12 Days of Christmas
Christian Principles

Day 1:  A Partridge in a Pear Tree

  • Spiritual Principle:  The pear tree represents Jesus who died on a tree.   1 Peter 2:24
  • Practical Application: Jesus is the best example of One who suffered unjustly (for us) since He is sinless.  Through His suffering, He is both an example to follow and the One who enables us to submit in this manner. Jesus’ suffering and death paid for our sins with the result that we could now be healed of our rebellious attitudes (“die to sin”) and be submissive even to unjust authorities (“live to righteousness”).

Day 2: Two Turtle Doves

  • Spiritual Principle: The two turtle doves represent the old and new testaments.  Matthew 5:17-18
  • Practical Application:  The old and new testaments work together to give us the whole picture of who God is. Matthew writes in 5:17-18 that Jesus came to fulfill! How do we walk in the fulfillment of prophecy that Christ spoke over our lives?
  • It begins with accepting the gift of salvation, developing and maintaining a personal relationship with Christ and filling our minds with the word of God through reading, meditating and applying it to our lives. We must study the old and new testaments to get a full understanding of God's Word. (that's who He is)   
  • Let His Word empower you stay focused on Christ to avoid the distractions of the flesh. Walk in your assignment and stay on the path to fulfilling the prophecy Christ spoke over your life.  He came to fulfill! 

Day 3: Three French Hens

  • Spiritual Principle: The three French hens represent faith, hope and love.  1 Corinthians 13:13
  • Practical Application: But the greatest of these is love. Not because it is to "endure" the longest, but because it is the most important virtue; it exerts a wider influence; it is more necessary to the joy of society; it overcomes more evils. Individuals can be saved by faith and hope, but the whole kingdom of God depends on love. Without faith, it is impossible to please God, and without hope, we could not endure. But God wants you to that we resemble Him through love.

Day 4: Four Calling Birds

  • Spiritual Principle: The four calling birds represent the four gospels.  John 21:25
  • Practical Application: The four gospels show us that there were multiple witnesses and varied perspectives. Each author recorded the events of Jesus’ life and ministry from a different perspective with different goals and objectives for different audiences. Just like Matthew, Mark, Luke and John, you have your own experiences and perspectives, with different goals and projections. Be sure to journal and make a note of your testimony from your walk with God. Allow it to work to build a complete picture of the life and work of Jesus Christ from your perspective.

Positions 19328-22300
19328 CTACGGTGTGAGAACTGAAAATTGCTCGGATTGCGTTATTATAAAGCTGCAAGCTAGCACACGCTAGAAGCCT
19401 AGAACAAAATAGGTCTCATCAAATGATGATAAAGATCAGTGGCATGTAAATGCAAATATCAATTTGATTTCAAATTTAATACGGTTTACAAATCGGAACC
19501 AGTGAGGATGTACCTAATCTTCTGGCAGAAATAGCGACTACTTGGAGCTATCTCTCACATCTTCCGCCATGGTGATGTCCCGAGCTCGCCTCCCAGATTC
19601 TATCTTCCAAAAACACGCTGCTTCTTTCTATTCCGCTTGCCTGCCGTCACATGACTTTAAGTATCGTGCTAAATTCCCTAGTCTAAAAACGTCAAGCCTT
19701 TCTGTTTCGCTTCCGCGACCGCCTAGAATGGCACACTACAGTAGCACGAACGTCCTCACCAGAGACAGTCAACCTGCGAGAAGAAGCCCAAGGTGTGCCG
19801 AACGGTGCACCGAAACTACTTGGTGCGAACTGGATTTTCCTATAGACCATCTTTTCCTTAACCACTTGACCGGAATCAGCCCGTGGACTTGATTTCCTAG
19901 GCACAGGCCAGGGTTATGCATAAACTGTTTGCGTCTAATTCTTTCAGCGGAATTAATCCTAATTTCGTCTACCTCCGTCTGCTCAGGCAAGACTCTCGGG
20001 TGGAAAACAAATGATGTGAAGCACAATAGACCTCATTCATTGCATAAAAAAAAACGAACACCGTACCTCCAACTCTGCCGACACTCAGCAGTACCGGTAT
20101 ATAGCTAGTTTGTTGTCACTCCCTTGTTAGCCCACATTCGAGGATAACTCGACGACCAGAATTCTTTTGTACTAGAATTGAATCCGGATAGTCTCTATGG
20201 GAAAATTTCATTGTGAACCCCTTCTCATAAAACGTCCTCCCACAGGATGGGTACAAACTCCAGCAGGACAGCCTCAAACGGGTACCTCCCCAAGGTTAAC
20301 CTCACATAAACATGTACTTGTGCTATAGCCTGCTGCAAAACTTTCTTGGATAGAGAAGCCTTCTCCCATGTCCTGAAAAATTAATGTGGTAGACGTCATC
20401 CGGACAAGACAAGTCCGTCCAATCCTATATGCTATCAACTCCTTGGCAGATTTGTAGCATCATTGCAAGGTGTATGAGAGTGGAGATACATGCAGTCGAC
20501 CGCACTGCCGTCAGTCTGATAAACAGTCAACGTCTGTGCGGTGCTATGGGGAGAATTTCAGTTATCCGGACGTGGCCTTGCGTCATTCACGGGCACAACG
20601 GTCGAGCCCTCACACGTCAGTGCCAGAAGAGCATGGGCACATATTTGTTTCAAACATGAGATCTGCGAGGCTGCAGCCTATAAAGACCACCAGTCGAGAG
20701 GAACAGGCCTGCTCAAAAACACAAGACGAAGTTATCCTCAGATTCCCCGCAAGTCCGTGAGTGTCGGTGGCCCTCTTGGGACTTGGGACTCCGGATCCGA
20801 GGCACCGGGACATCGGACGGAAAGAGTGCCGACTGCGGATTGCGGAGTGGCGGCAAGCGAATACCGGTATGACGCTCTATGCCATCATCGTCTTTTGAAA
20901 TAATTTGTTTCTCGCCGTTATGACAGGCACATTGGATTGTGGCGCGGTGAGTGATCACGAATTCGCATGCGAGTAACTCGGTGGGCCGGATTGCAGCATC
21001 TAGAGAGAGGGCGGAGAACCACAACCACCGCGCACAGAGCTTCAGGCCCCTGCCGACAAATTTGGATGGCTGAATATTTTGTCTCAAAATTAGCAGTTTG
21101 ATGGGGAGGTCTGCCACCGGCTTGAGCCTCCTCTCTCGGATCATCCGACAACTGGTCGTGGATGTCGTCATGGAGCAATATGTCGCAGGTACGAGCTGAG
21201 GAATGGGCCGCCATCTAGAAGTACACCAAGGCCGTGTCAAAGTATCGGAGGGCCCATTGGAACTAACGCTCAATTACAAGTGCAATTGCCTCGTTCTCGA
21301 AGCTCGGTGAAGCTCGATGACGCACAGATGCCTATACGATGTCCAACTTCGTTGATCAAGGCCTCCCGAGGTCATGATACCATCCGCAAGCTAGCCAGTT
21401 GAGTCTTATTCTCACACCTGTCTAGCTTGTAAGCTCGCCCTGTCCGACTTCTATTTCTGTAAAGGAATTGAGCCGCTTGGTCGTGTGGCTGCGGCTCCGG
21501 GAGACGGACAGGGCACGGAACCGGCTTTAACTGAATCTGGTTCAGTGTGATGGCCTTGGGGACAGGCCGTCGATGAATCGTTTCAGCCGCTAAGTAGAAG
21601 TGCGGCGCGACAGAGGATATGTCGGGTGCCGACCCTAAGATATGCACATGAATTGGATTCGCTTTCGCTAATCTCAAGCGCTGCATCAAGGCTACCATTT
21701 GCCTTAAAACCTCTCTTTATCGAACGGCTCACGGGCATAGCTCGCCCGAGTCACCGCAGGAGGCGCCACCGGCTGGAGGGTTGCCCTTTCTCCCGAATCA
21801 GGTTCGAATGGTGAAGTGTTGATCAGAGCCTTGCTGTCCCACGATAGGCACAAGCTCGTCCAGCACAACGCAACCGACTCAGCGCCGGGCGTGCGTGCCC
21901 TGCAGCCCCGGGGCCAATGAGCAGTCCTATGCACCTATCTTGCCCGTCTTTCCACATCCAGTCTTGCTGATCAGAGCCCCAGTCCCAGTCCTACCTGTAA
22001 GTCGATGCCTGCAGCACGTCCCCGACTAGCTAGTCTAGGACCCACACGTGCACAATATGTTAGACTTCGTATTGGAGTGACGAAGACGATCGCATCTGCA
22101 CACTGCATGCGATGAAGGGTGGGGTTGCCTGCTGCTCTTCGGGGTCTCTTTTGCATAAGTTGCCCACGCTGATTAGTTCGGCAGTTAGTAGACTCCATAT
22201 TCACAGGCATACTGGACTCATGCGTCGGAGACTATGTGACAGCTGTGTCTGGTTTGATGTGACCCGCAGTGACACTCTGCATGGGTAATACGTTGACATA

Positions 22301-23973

Day 5:  Five Golden Rings

  • Spiritual Principle: The five golden rings represent the first five books of the Bible.  Exodus 24:4
  • Practical Application: Genesis recounts God's creation of the world, the Great Flood and the stories of Abraham, Isaac and Jacob, as well as the Hebrew people's arrival in Egypt. Exodus narrates God's revelation to the Hebrew people through Moses after their escape from Egypt. Leviticus is a description of Hebrew moral and dietary laws. Numbers is the story of Moses and his people condemned to wander in the desert for 40 years. Deuteronomy recounts the arrival of the Hebrews to the Promised Land and the death of Moses. I encourage you to study the history of the first five books of the Old Testament. The notes on individual verses are great, but interpretation can be incorrect if we don’t understand the books’ genre, author, audience, time frame and purpose.

Day 6: Six Geese A-Laying

  • Spiritual Principle: The six geese a-laying represent the six days of creation.  Genesis 1:31
  • Practical Application: God is a God of order and He created everything with an order and purpose.  We should imitate Him and be women of order. Strive for order in your life, home, ministry or whatever we do. Remember that God created you with a purpose in mind.  When He finished, He said that all He made was very good.  We are part of God's creation and He is pleased with how He made you. Remember that He created you for a good purpose.  Lastly, after He created everything He rested.  Incorporate regular periods of rest in your life.

Day 7: Seven Swans a Swimming

  • Spiritual Principle: The seven swans a-swimming represent the seven gifts of the Holy Spirit.  1 Corinthians 12:7-11
  • Practical Application:  Cherish the gift that God has given you. The Lord has given us gifts to edify His kingdom, encourage His people and be a light to a dying world. Use your gifts wisely – remembering your purpose is to bring glory to God and not shame.

Day 8:  Eight Maids A-Milking